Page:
As the market for next-generation sequencers is picking up pace, Illumina and Applied Biosystems are shifting to a higher gear.
In July, Illumina said it had received more than 95 orders in total for its Genome Analyzer, which launched earlier this year, exceeding initial expectations. To satisfy customers’ appetite for the new platform and reduce order backlog, Illumina is increasing its manufacturing capacity and adding staff in marketing, sales, and support.
“The sequencing business is performing beyond our expectations and holds great promise,” said Jay Flatley, Illumina’s CEO, during a conference call. He said that more than half of sequencer orders are from outside the core genome centers — an unexpected trend.
By comparison, 454 Life Sciences installed 20 of its Genome Sequencer instruments in 2005, its first year of sales, and had an installed base of more than 60 units by the end of 2006.
ABI, feeling the heat, said in late July that it would move up the full commercial launch of its SOLiD sequencer to October from early 2008. It, too, expects an initial backlog of orders for its new system.
The company’s early access program got the SOLiD platform into users’ labs this summer. “[We] got very positive feedback from these customers that also had experience with competitive units running side by side,” said Mark Stevenson, executive vice president at ABI.
In a conference call, ABI President Tony White acknowledged that “the noise some of the competition has been making” played a part in the company’s decision to move up the launch. But he believes the game is not over. “This is a market that is going to play out over the next several years, not the next several months,” he said. “We intend to compete vigorously in this new market, drawing on our deep relationships with sequencing labs worldwide.”
— Julia Karow
Helicos BioSciences, preparing the launch of its HeliScope next-generation sequencer later this year, reported growing losses and increasing R&D expenses for the second quarter ending June 30. Helicos had $143,000 in grant revenue from NIH for the quarter, compared to no revenue during the same quarter the year before. Research and development expenses grew to $5.3 million, up from $2.9 million during the year-ago quarter.
GATC Biotech, a genomics services firm based in Germany, has purchased an Applied Biosystems SOLiD DNA sequencing system under ABI’s early-access program. GATC will install the SOLiD system in its facilities this fall, adding to two other next-gen sequencing platforms it already has in house: an Illumina Genome Analyzer and a GS FLX from Roche subsidiary 454 Life Sciences. GATC said the SOLiD system will boost its sequencing capacity from 130 gigabases per year to 250 gigabases a year.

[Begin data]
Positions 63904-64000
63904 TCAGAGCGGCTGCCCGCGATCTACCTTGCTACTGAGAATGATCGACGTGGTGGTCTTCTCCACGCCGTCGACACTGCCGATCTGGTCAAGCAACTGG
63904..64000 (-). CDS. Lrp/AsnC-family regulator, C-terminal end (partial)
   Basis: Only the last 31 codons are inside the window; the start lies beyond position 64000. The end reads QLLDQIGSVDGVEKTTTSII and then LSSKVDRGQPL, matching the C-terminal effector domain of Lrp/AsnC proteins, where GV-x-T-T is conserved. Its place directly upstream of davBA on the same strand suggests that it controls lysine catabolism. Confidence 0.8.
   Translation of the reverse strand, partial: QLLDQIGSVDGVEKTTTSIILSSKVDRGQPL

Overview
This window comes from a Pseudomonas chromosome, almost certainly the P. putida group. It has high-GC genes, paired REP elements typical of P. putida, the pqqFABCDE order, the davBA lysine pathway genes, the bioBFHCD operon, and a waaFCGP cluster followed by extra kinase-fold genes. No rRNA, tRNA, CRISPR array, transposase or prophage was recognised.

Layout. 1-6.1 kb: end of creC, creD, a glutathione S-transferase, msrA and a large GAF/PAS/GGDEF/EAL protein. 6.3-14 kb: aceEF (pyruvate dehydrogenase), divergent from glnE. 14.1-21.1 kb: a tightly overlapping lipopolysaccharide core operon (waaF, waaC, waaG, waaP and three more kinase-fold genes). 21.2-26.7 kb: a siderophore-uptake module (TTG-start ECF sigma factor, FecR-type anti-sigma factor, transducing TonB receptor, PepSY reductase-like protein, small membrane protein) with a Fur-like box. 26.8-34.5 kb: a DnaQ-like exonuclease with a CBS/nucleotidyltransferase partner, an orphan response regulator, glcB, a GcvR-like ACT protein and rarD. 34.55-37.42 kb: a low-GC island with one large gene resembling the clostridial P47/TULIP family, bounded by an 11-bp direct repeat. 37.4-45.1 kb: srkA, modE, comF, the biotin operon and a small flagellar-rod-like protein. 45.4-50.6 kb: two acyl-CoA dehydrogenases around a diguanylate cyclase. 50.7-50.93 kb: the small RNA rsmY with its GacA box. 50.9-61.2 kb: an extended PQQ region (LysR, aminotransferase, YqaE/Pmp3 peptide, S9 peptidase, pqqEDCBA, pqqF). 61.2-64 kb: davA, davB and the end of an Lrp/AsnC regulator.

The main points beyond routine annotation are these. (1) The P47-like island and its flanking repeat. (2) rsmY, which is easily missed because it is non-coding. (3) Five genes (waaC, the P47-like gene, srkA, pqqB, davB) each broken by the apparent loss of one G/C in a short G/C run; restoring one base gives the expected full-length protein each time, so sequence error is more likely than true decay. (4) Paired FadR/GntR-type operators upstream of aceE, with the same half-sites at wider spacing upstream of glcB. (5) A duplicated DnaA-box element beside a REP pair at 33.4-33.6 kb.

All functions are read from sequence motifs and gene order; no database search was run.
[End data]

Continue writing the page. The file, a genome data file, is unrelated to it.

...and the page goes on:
The Southwest Foundation for Biomedical Research will use two new philanthropic gifts — including $1 million from the AT&T Foundation and $300,000 from the Elizabeth Huth Coates Charitable Foundation — to expand its sequencing and informatics infrastructure. The Coates gift has already gone toward buying an Illumina 1G Genetic Analyzer.
The National Human Genome Research Institute announced the latest funding round for its next-gen sequencing technology development grants. In all, the institute awarded more than $15 million to 12 investigators.
Richard Fair, Duke University, $3,686,000 (3 years), Continuous Sequencing-by-Synthesis, Based on a Digital Microfluidic Platform
Stuart Lindsay, Arizona State University, $877,000 (3 years), Sequencing by Recognition
Xinsheng Sean Ling, Brown University, $820,000 (3 years), Hybridization-Assisted Nanopore DNA Sequencing
Wlodek Mandecki, University of Medicine and Dentistry of New Jersey, $1,672,000 (3 years), Ribosome-Based Single Molecule Method to Acquire Sequence Data from Genomes
Andre Marziali, University of British Columbia, $746,000 (3 years), Nanopore Array Force Spectroscopy Chip for Rapid Clinical Genotyping
John S. Oliver, NABsys, $498,000 (2 years), Hybridization-Assisted Nanopore Sequencing
Robert Riehn, North Carolina State University, $439,000 (2 years), Sequencing DNA by Transverse Electrical Measurements in Nanochannels
H. Kumar Wickramasinghe, University of California, Irvine, $2,184,000 (3 years), High-Throughput, Low-Cost DNA Sequencing Using Probe Tip Arrays
Jeremy Edwards, University of New Mexico School of Medicine, $900,000 (3 years), Polony Sequencing the Human Genome
Jingyue Ju, Columbia University, $644,000 (2 years), 3’-O-Modified Nucleotide Reversible Terminators for Pyrosequencing
Jingyue Ju, Columbia University, $2,217,000 (2 years), An Integrated System for DNA Sequencing by Synthesis
David Schwartz, University of Wisconsin, $882,000 (3 years), Sequence Acquisition from Mapped Single DNA Molecules